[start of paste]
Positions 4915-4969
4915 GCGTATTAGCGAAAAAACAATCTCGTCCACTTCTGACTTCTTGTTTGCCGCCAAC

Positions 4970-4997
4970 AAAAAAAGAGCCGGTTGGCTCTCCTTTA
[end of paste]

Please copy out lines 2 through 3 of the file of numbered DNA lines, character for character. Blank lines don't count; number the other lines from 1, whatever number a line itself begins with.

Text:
4915 GCGTATTAGCGAAAAAACAATCTCGTCCACTTCTGACTTCTTGTTTGCCGCCAAC

Positions 4970-4997